The other day, Jon Caramanica of the NYT checked out the “TiK ToK” singer’s rap credentials, situating her in a lineage of white-girl rappers from Debbie Harry to Peaches to Lady Sov. Caramanica argues that, while Ke$ha is a rapper, she’s also a pop artist, and this has larger implications for how we think about blackness, whiteness, rap and hip hop–namely, that while rap and hip hop as genres and musical practices used to be only “black,” now they are so common, pervasive and popular that people like Ke$ha are redefining them as “white,” too. He places Ke$ha within the burgeoning white-lady-electro-rap trend.
Take a listen to the first bit of the song:
As an aside, I personally think her flow sounds a lot like Fergie’s and wonder why that wasn’t discussed more. Anyway.
I think it’s obvious to anyone that Ke$ha does, in fact, rap during this song. I wouldn’t go so far as to call her a rapper per se (and neither would Latoya Peterson over at Jezebel). Here’s why.
Along with Caramanica, I think it’s pretty clear that rap used to be considered a black-only practice, but is now more culturally acceptable for white people to do (though this is, of course, often contentious). I also agree that “TiK ToK” has quite a lot of rapping in it but is not a “rap song” per se. Why? Because she’s white, she’s female and because it’s being used the way dance-pop songs are used and marketed the way dance-pop songs are marketed.
Latoya Peterson attributes the music business’ classification of Ke$ha as a pop artist as “intentional mis-labeling” that speaks to a larger “fear of [racial] cross-pollination” in musical genres–i.e., hip hop=”black” and pop=”white” and ne’er the twain shall meet. Which is, of course, the way it was quite explicitly for a long time and still is, implicitly.
I don’t think it’s mislabeling, though. Rapping per se does not make one a “rapper.” Just as someone who plays a violin can be a classical violinist, a fiddler, a klezmer, a “trad player,” or what have you depending on the musical scene they’re a part of, someone who raps is not necessarily a rapper. Because Ke$ha, her handlers, and the musical public don’t attribute to her the other qualities that people generally associate with “rappers”–blackness, maleness, urban poverty, flashy stuff–she’s not a rapper.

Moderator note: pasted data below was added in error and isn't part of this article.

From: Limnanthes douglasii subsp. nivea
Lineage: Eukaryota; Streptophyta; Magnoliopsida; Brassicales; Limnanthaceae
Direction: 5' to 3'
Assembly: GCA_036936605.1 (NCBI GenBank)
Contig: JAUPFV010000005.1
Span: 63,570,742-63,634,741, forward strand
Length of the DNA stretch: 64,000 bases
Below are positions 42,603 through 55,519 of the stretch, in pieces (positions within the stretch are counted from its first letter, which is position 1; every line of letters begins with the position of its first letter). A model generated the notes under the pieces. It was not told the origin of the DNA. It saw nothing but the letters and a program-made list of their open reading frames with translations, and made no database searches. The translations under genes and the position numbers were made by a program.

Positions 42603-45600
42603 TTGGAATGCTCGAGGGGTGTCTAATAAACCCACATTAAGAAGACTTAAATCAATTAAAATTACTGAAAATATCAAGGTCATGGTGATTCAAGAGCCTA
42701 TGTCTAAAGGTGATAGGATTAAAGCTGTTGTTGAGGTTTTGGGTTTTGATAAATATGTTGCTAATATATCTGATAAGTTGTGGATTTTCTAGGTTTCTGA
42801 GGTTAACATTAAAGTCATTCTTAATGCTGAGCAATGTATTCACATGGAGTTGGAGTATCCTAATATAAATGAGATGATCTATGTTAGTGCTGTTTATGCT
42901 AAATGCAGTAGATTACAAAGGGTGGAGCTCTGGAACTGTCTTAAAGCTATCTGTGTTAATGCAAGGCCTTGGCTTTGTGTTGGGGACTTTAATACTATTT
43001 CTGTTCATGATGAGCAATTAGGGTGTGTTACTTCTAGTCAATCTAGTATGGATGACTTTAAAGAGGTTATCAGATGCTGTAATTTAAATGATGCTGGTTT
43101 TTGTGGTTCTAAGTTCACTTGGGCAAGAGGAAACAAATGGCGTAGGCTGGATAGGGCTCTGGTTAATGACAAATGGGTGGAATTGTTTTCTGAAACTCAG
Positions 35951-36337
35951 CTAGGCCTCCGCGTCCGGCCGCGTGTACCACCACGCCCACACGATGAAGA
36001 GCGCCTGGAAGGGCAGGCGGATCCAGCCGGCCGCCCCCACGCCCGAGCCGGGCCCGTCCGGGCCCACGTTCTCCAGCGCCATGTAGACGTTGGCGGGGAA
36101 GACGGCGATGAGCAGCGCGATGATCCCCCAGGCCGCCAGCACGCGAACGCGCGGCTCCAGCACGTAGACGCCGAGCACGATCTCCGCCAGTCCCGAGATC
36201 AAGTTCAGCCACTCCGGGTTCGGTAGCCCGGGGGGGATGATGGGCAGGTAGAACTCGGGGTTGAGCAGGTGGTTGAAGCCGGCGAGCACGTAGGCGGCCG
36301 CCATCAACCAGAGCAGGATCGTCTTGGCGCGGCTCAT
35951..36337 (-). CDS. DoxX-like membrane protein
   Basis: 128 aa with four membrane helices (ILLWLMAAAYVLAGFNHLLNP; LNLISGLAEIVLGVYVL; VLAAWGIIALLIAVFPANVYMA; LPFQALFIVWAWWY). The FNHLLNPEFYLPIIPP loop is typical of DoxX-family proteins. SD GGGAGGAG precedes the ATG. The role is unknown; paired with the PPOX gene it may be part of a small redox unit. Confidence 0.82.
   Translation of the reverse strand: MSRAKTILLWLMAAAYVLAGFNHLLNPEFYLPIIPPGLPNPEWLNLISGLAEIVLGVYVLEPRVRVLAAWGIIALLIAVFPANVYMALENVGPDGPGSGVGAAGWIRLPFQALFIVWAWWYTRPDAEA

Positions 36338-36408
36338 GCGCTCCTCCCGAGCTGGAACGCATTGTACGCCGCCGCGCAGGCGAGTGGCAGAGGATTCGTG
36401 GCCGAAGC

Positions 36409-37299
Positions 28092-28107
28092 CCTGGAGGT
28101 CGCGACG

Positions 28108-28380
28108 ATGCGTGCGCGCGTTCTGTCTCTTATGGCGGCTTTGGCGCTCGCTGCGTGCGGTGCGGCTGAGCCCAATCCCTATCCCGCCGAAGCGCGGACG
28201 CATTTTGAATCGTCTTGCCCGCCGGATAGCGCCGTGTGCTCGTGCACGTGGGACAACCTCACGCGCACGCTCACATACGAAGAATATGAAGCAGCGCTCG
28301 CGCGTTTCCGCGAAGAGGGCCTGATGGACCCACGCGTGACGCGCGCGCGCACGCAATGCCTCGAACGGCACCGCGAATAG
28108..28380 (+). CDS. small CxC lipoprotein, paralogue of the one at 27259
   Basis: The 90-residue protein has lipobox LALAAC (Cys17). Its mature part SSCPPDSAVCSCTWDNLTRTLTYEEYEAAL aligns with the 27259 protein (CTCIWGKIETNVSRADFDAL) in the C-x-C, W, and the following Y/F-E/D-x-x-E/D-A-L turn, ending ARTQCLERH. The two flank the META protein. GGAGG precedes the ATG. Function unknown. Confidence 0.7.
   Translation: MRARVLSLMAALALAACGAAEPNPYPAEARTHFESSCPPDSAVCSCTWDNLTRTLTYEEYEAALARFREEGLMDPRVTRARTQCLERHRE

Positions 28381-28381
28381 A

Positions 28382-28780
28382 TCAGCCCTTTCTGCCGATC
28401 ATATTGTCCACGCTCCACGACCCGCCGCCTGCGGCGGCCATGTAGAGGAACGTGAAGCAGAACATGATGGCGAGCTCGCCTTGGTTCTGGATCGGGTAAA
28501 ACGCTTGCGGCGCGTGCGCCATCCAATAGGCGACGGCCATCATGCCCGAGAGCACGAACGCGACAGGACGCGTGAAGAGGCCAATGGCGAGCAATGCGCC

This shows why genre classifications are pretty useless much of the time, and can often serve to reify nasty ideas about race, gender, class and all the rest. When we define a genre as the exclusive provenance as a particular type of person, and censure those who don’t conform as somehow inauthentic, we run into a whole bunch of problems. The homophobia in hip hop, for example, is connected to constructing that genre as the provenance of macho black misogynist masculinity–which, of course, is not the only type of black masculinity (nor, lots of people would argue, a positive type of black masculinity).
Ke$ha raps, yes. There are also lots of other influences on her song, just as there are on almost every other song, ever. Peterson spotlights the myriad ways in which contemporary musicians have crossed the imaginary and rather silly borders of genre in the past couple years:
It is this environment that allows for Lil’ Wayne to cut a rock track like “Prom Queen,” that gives space to hip-hop violinists like Miri-Ben Ari, Sarina, and Nuttin But Stringz, to allow neo-soul crooners like Van Hunt to sing ballads and then thrash on guitars, and have one of the most downloaded albums of the decade be a mash-up between Jay-Z and the Beatles. We are in a world where the K-pop sensation The Wonder Girls can open for the All-American Jonas Brothers, and where traveling DJs take Baltimore House and Baile Funk all over the globe, while artists like M.I.A, Esthero and Nelly Furtado dabble in any and every genre they please.
Genre can be helpful in certain ways, most notably to record labels and music-store clerks who have to organize things. But given that so many artists so openly acknowledge the diverse influences on their work, and given that the internet and digital media more broadly is giving so many people access to tons of new sounds, why bother forcing people and things into narrow categories?
I’m personally more interested in looking at the many ways in which musicians and listeners are part of multiple communities at the same time, and all of the sources from which they draw inspiration–not policing the boundaries of a small, boring genre box and worrying when things don’t fit neatly inside.